We live in times of great portent, with nary a day going by without some grand declaration that a recent discovery, change, or disruption will soon mean the End of Life As We Know It. For popular music and its attendant culture, the last decade and change has been remarkable mainly for the endless handwringing about the endtimes faced by the music industry. You are no doubt familiar: that nobody buys albums, that no one can afford tours, that the charts are filled with empty poseurs — in short, that nobody cares about music because the world is ending and everything sucks. Do yourself a favor, though, and take my word on it: it is all complete and utter nonsense. Not only has popular music arisen in modern times to become a protean partner in our daily lives, but the superstars that peddle the songs of today, whether they are the biggest supergiant or just promising minor leaguers, are part of a juggernaut industry creating a product that is more powerful and more irresistible than at any time in the history of the Musical-Industrial Complex.
Last night’s sold-out Jingle Ball blowout at TD Garden, an annual event sponsored by KISS 108, was an embarrassment of riches and an almost literally mind-melting smorgasbord of some of today’s top musical talents. On paper, the roster was diverse: from the Aussie power-pop of 5 Seconds of Summer to the chilly Scandinavian dance-thrum of Tove Lo, or from the chart-topping soul-drama of The Weeknd to the scorched-earth vocal domination of Demi Lovato, it would seem that not a lot of repeat sound was in store for the audience. And yet it was impossible to escape the conclusion that, although there was a wide spectrum of stylistic choices, the overall tenor of the evening never really strayed from being absolutely crushing.
And I mean that in the best possible way — take for example show opener 5 Seconds of Summer, a quartet of 19-to-21 year olds who can manage to create an air of absolute bloody hysteria in a massive arena with just a handful of taut-yet-anthemic power-pop nuggets. Their tunes seem crafted somehow for stadiums, with each thud and crunch reverberating into the rafters and disappearing into the screeching roar of the crowd. In a sense, it doesn’t really matter whether this music is sold by the thousands or millions as a physical product anymore — modern popular music is created with the sole purpose of building hype and familiarity to the point where an enormous crowd can become one in rapture to music made for true mass appeal.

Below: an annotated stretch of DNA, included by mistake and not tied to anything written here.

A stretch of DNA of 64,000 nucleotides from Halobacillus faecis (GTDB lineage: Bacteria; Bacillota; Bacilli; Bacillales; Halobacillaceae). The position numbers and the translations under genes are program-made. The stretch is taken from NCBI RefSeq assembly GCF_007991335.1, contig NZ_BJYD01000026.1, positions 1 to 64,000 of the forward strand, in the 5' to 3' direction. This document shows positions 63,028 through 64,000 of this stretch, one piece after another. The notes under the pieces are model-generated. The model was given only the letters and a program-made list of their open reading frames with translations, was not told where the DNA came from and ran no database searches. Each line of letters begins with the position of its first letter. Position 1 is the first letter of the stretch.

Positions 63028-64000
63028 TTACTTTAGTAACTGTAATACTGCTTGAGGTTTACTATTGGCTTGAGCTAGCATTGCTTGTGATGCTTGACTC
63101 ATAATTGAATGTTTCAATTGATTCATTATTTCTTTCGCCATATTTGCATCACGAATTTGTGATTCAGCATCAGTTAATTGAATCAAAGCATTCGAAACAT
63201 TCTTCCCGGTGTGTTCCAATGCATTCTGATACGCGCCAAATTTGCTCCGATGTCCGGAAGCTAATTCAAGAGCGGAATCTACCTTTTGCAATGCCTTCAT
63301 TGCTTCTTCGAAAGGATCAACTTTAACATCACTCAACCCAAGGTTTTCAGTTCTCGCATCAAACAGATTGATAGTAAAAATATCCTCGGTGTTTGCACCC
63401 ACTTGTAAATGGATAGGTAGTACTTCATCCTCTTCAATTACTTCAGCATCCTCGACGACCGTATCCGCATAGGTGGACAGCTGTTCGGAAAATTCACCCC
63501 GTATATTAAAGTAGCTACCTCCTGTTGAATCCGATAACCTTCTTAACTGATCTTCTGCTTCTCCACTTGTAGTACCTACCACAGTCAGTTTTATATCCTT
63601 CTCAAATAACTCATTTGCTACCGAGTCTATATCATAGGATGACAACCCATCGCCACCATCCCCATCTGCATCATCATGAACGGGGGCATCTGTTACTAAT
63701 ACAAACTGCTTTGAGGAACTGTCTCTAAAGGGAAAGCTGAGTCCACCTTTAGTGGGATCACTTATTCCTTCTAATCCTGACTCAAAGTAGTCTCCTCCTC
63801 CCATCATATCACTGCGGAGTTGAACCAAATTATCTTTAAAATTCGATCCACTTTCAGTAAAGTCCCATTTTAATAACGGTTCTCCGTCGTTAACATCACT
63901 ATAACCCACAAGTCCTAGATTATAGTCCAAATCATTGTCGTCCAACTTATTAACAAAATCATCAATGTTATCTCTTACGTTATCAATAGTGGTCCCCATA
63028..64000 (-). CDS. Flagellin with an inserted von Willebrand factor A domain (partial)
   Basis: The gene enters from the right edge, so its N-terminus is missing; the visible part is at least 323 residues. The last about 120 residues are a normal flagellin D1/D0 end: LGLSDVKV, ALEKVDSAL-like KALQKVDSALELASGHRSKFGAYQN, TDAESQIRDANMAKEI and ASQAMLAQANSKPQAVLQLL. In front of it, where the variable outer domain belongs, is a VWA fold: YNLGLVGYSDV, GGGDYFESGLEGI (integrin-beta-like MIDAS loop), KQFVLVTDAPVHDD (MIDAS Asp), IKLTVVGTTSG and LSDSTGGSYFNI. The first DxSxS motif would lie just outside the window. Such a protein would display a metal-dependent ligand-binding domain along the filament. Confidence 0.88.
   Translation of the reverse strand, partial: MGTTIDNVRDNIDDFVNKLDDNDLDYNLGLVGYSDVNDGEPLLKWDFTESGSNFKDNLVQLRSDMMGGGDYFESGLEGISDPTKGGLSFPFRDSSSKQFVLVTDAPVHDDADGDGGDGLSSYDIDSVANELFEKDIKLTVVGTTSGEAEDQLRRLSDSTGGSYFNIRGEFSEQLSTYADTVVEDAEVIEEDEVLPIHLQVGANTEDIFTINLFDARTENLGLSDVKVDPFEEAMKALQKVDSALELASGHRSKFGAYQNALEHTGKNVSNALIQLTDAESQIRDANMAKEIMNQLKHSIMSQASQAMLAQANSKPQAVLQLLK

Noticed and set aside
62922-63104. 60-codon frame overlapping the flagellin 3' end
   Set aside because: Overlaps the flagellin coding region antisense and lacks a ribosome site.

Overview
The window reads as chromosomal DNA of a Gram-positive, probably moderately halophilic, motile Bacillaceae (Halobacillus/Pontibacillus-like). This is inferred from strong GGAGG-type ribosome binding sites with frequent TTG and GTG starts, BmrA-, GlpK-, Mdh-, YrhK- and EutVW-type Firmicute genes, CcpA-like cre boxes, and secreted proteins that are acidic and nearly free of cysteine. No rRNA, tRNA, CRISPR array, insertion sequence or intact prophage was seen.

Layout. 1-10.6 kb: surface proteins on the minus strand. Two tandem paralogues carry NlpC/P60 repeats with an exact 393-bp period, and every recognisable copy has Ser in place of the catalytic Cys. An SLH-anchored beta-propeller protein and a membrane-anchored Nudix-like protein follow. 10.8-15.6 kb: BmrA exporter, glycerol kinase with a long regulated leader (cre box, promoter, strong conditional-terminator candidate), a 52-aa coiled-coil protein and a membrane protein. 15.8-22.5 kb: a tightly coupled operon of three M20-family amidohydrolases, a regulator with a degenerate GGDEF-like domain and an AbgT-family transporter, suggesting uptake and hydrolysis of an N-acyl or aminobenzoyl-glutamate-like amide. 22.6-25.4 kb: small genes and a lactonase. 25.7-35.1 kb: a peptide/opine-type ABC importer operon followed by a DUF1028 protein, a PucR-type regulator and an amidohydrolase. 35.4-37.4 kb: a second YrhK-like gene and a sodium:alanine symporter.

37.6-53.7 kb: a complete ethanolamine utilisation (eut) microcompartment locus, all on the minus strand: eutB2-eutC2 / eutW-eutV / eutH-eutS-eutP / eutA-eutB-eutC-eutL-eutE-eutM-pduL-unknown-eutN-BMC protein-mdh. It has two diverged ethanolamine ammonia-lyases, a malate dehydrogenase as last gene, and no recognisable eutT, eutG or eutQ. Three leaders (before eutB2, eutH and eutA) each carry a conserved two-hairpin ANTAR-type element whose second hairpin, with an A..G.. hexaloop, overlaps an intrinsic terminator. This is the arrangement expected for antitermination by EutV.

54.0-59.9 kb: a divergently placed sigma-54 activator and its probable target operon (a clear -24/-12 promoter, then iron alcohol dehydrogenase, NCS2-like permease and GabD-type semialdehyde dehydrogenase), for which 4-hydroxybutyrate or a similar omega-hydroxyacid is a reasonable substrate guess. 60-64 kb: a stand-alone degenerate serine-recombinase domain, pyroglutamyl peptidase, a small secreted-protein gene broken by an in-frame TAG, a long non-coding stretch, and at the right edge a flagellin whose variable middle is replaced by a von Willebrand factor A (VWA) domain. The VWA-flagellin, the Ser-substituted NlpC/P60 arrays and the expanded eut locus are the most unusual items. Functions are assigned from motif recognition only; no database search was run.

It’s clear with the decline of traditional recorded music money streams that the show’s the thing now: stadium tours and, especially, festival circuits where audiences are used to seeing acts in cavalcade settings, with each act having to constantly be on the top of their game, both with their performance and with their material. Thus someone like Canadian producer Abel Tesfaye, a.k.a. The Weeknd, can in a short time go from an anonymous Youtube mixtape creator to one of the top music superstars in the world — if there are a handful of absolutely explosive and dramatic tunes, and if the star can deliver the goods live and melt people’s minds, it can all happen. Last night, Tesfaye showed that the hype is justified, as he powered through his biggest hits with a voice that alternated between the sweetest falsetto heard on pop radio since Michael Jackson and a dark loverman growl that is both devious and intense. During his set-closing powerhouse “The Hills”, the absolutely deafening response to the song’s buzzing and chilling shriek proved that Tesfaye didn’t need the 20-foot pyro flames blasting from the stage to show that he was on fucking fire.